We act on this divine impulse and inspiration when we say take me, rather than him or her. In war time, a mother lays down her body over her infant as bombings rage. A soldier runs into the middle of open fire to rescue a fellow soldier. Teachers die shielding their students when a gunman enters a school, shooting.
And yet, sadly recently, we have seen too often the impulse to save one’s own self first, and we have seen people’s willingness to sacrifice others. Many may have suspected or seen inflated or manipulated Covid infection or death numbers; many may have known that masks did not work and that Covid tests were unreliable. They knew that not visiting the sick or dying was wrong. They may have suspected lockdown and vaccine harms, but they remained silent.
In her Substack article, “I’m Not Brave, You’re Just a P***y,” which was widely reprinted, author Naomi Wolf describes former colleagues, who hold prominent, influential positions in media or public policy, texting and writing her private messages, commending her for her public criticisms of failed, harmful, and deadly Covid policies. In their comments, they add that they could not possibly criticize politicians, government, or public health bureaucrats’ policies. They cite numerous reasons, such as their comments would make the boss mad, or they may not be able to publish where they want to or get the promotions they seek.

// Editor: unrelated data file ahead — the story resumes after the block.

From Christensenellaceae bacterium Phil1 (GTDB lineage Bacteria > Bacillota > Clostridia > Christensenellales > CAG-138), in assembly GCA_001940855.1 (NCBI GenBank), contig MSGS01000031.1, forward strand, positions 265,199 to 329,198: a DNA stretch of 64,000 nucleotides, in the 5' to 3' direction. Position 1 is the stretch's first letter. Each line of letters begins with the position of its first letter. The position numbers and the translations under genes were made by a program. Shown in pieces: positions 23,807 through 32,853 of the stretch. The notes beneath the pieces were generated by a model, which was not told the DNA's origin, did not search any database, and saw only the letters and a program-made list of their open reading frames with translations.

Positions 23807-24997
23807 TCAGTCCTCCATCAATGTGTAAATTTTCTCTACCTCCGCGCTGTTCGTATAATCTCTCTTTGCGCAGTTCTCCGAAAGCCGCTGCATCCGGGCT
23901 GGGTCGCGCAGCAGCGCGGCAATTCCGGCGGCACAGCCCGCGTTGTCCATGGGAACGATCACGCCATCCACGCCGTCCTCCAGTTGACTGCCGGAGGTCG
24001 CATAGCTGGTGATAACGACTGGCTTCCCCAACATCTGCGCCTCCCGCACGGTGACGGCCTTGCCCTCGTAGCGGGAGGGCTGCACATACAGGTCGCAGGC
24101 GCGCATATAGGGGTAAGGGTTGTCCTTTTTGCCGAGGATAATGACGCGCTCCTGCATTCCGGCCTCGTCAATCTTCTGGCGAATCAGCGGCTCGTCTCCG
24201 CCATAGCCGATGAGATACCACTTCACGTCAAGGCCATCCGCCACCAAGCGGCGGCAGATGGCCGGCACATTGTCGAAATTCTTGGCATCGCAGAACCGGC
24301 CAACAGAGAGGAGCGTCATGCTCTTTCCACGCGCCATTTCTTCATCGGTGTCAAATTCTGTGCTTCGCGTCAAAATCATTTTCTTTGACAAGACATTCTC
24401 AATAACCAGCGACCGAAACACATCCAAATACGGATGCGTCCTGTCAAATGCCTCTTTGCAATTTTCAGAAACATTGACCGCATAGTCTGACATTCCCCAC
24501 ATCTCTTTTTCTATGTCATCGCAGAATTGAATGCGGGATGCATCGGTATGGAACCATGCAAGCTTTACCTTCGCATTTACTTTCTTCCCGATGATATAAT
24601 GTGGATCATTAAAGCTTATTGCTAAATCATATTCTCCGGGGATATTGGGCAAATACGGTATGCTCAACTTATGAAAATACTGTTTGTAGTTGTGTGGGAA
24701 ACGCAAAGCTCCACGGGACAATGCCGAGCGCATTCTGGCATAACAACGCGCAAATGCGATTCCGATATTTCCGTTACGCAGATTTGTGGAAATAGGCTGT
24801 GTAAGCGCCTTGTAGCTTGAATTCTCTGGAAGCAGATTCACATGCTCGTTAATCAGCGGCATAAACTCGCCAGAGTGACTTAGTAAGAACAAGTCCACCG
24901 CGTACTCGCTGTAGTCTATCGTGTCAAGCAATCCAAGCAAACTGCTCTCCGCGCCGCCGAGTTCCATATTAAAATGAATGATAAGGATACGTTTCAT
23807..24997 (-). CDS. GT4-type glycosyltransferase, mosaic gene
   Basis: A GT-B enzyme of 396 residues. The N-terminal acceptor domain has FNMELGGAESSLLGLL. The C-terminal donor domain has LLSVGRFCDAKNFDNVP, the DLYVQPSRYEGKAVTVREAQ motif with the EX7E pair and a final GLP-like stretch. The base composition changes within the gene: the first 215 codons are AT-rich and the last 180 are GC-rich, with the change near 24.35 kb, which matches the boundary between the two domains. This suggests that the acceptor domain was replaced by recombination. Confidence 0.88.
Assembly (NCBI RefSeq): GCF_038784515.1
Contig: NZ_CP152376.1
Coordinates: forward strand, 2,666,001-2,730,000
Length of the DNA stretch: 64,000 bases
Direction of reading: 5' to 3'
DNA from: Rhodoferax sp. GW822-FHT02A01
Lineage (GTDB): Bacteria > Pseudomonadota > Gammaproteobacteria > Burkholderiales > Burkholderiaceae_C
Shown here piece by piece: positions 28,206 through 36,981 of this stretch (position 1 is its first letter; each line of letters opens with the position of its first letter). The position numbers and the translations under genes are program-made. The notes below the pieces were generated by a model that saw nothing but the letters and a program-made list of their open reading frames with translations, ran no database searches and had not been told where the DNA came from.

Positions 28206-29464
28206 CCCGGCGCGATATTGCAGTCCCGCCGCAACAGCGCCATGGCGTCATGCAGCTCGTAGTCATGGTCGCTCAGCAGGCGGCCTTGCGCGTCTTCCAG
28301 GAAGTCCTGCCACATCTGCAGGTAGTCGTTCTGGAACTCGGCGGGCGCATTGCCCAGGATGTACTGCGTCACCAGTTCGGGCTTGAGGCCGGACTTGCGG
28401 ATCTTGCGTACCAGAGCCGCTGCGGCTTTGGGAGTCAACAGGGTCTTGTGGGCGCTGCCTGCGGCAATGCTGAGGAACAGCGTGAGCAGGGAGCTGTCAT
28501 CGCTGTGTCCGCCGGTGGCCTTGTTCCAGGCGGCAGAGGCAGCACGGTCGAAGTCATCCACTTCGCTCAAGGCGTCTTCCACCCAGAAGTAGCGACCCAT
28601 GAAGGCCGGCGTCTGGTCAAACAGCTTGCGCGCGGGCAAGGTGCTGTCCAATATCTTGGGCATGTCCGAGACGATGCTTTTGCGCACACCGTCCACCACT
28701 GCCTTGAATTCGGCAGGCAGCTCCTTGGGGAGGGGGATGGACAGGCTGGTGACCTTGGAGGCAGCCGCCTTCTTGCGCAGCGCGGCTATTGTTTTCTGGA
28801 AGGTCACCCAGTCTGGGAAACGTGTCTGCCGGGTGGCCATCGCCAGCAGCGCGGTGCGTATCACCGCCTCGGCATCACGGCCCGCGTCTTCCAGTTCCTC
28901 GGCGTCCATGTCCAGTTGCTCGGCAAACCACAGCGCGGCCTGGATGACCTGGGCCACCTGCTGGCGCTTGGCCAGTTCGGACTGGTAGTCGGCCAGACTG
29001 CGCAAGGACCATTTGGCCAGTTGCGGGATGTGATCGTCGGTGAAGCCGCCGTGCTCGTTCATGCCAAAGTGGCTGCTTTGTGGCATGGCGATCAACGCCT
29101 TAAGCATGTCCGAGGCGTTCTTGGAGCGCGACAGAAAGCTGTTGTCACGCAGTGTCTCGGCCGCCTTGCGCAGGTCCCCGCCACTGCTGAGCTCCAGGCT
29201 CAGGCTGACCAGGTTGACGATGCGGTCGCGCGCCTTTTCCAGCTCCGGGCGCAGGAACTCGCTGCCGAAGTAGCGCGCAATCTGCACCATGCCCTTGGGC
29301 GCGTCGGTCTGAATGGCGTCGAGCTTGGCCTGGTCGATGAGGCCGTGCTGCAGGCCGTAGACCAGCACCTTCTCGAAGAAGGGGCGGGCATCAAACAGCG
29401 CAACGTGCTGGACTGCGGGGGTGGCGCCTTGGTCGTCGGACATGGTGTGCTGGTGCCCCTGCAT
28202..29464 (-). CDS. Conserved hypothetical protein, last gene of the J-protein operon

Not one of them, Wolf adds, justifies their silence by saying they could not feed their families if they spoke their truths. Wolf calls this cowardice, to know and see wrongdoings and harms, and to do and say nothing. It is. Send her, they say, not me.
Simone Gold, who is both a lawyer and a physician, and a mother, spoke early in the Covid period about the effectiveness of hydroxychloroquine (HCQ) for Covid treatment and wrote a book, I Do Not Consent: My Fight Against Medical Cancel Culture, about how the drug became vilified, most likely because former President Trump mentioned it. Hatred of Trump was so intense that people were willing to sacrifice good reason, judgment, and critical thinking on the altar of this absolute hatred.